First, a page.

198 BEVIEW8.

method; it is, however, c, safer remedy in the hands of the inexperienced.

Alopecia areata is discusscd at less length than ringworm, and very properly so. Alderemith is not a believer m its contagiousness, nor does he see any reason for considering it a parasitic disease. In the treatment, stimulation of the part is advisea, with such remedies as iodine, cantharides, and the like, together with tonics, if necessary. The local treatment is considered the more important, and general treatment alone useless.

In conclusion, the reviewer takes pleasure in recommending this most excellent and comprehensive book, especially to those whose misfortune it is to have much to do with ringworm cases. H. W. S.

A Text-book of Special Pathological Anatomy. By Ernst Ziegler, Professor of Pathology in the University of Freiburg. Translated and edited from the eighth German edition by Donald MacAlister, M.A., M.D., Linacre Lecturer of Physic and Tutor of St. John's College, Cambridge, and Henry AV. Cattell, M.A., M.D., Demonstrator of Morbid Anatomy in the University of Pennsylvania. Sections I.-VIII. New York: The MacMillan Company, 1896.

Since the publication, in 1884, of the first English edition of Ziegler's Special Pathological Anatomy, five German editions have appeared in rapid succession. The present is the third English edition of this popular text-book. The text has been entirely retranslated and the bibliography and other supplementary portions have been recast, references to only the more recent and important papers and monographs having been included. By omitting the references to the earlier literature, which are to be found in the previous English editions, much " valuable space has been gained." Presumably the editorial work of the translators referred to on the title-page has consisted in this recasting of the bibliography, which, it must be acknowledged, has been done carefully and judiciously, although one of the most valuable features of Ziegler's text-books of General and Special Pathological Anatomy have been their conveniently arranged lists of bibliography. It was, therefore, a matter of disappointment to many American teachers of pathology that the recent translation of the lost German edition of Ziegler's General Pathology, issued by another firm, omitted entirely all references to the literature. The second part of the Special Pathological Anatomy (Sections EX. to XV.) is already in press, and this is to be followed by a new version of the part on General Pathological Anatomy^ prepared from the latest German edition, so that soon all the systematic works by Ziegler will be accessible to the English reader in uniform style.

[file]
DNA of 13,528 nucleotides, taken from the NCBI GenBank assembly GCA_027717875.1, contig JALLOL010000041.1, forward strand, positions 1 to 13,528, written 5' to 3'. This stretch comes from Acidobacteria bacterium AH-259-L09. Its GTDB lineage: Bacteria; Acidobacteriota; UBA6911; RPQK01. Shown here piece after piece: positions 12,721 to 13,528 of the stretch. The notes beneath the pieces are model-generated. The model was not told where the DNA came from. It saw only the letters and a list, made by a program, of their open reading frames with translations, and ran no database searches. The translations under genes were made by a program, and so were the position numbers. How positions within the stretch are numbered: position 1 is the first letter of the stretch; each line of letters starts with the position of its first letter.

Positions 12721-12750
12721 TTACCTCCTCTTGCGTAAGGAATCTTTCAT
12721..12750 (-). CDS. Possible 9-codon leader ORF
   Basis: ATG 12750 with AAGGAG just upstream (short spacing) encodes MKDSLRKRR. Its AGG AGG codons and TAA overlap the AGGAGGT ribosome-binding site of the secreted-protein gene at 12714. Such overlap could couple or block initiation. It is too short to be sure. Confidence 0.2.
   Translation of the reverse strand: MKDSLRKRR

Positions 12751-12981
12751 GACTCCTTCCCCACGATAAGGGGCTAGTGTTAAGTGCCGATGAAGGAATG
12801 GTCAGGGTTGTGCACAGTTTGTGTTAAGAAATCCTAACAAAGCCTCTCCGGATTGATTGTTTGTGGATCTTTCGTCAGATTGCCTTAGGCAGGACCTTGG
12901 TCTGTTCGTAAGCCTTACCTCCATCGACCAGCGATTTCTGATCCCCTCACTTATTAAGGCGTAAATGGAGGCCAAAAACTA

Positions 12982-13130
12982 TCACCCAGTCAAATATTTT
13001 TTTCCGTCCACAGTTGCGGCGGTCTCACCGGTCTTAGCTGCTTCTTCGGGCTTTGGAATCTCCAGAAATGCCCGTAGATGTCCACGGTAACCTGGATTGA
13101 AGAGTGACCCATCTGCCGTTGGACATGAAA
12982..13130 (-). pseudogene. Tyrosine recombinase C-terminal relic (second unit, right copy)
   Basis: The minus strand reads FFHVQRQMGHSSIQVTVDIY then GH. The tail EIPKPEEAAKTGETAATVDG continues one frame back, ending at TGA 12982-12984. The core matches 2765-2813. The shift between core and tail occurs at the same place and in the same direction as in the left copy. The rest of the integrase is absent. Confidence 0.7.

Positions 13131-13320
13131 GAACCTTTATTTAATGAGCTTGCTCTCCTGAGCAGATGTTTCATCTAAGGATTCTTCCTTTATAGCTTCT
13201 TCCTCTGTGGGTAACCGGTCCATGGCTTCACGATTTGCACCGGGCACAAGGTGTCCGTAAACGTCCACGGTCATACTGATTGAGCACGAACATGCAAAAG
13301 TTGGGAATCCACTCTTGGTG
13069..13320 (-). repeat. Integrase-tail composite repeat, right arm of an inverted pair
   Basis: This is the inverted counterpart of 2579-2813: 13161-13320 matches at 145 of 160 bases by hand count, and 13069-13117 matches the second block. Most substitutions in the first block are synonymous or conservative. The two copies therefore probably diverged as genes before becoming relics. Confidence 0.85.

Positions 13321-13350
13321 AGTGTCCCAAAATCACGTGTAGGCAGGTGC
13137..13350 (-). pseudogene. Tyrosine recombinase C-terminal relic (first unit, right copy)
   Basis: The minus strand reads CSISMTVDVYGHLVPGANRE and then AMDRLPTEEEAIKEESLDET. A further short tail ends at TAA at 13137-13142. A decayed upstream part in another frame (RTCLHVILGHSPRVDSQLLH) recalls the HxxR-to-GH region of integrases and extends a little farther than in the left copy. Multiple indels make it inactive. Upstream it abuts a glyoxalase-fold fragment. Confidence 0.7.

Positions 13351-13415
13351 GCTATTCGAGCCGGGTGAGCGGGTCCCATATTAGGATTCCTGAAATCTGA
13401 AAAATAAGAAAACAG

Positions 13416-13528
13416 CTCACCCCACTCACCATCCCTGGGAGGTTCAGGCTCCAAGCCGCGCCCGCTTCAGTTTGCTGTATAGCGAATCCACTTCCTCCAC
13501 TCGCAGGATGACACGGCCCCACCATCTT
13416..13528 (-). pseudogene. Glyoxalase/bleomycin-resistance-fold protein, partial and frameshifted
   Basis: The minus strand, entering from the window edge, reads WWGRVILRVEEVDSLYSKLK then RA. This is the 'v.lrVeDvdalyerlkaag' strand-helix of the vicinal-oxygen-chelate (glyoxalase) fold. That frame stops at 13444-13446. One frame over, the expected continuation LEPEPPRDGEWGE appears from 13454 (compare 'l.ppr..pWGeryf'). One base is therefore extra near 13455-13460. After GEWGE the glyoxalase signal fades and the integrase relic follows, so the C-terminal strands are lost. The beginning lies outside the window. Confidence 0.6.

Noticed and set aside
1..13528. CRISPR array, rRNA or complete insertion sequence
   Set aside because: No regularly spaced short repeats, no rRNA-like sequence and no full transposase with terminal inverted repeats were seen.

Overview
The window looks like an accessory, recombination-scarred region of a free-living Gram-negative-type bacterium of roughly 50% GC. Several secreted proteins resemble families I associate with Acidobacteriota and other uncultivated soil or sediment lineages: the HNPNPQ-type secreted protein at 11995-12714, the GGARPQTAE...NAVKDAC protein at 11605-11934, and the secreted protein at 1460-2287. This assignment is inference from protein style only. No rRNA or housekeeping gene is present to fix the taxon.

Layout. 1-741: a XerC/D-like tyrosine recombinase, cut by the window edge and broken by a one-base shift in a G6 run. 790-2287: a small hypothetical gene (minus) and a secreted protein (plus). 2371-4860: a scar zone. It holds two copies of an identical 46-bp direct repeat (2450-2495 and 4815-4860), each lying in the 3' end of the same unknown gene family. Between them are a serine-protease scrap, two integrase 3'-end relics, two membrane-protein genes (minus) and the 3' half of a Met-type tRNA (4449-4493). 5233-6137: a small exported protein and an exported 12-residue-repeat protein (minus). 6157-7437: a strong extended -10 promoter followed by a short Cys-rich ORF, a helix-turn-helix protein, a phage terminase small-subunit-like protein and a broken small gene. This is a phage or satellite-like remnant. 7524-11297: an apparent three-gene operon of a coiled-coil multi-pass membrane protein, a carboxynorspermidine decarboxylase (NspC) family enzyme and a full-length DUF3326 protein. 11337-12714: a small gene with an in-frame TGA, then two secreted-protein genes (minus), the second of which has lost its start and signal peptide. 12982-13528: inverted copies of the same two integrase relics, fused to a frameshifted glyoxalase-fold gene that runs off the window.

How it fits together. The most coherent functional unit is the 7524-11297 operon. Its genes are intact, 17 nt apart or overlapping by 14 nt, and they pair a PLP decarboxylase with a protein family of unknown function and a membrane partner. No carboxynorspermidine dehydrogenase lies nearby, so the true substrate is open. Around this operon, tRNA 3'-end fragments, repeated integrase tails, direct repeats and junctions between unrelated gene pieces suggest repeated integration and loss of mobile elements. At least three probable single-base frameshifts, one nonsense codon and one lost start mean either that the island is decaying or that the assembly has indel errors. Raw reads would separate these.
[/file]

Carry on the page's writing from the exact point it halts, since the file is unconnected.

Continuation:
The volume at present under consideration contains, as already indicated, the first eight sections of the eighth German edition of the Special Pathological Anatomy, namely, those dealing with the morbid anatomy of the Blood and Lymph, the Vascular Mechanism, the Spleen ana the Lymph-glands, the Osseous System, the Muscles and Tendons, the Central Nervous System, the Peripheral Nervous System, and the Skin. At the end of the volume is a full index. The constantly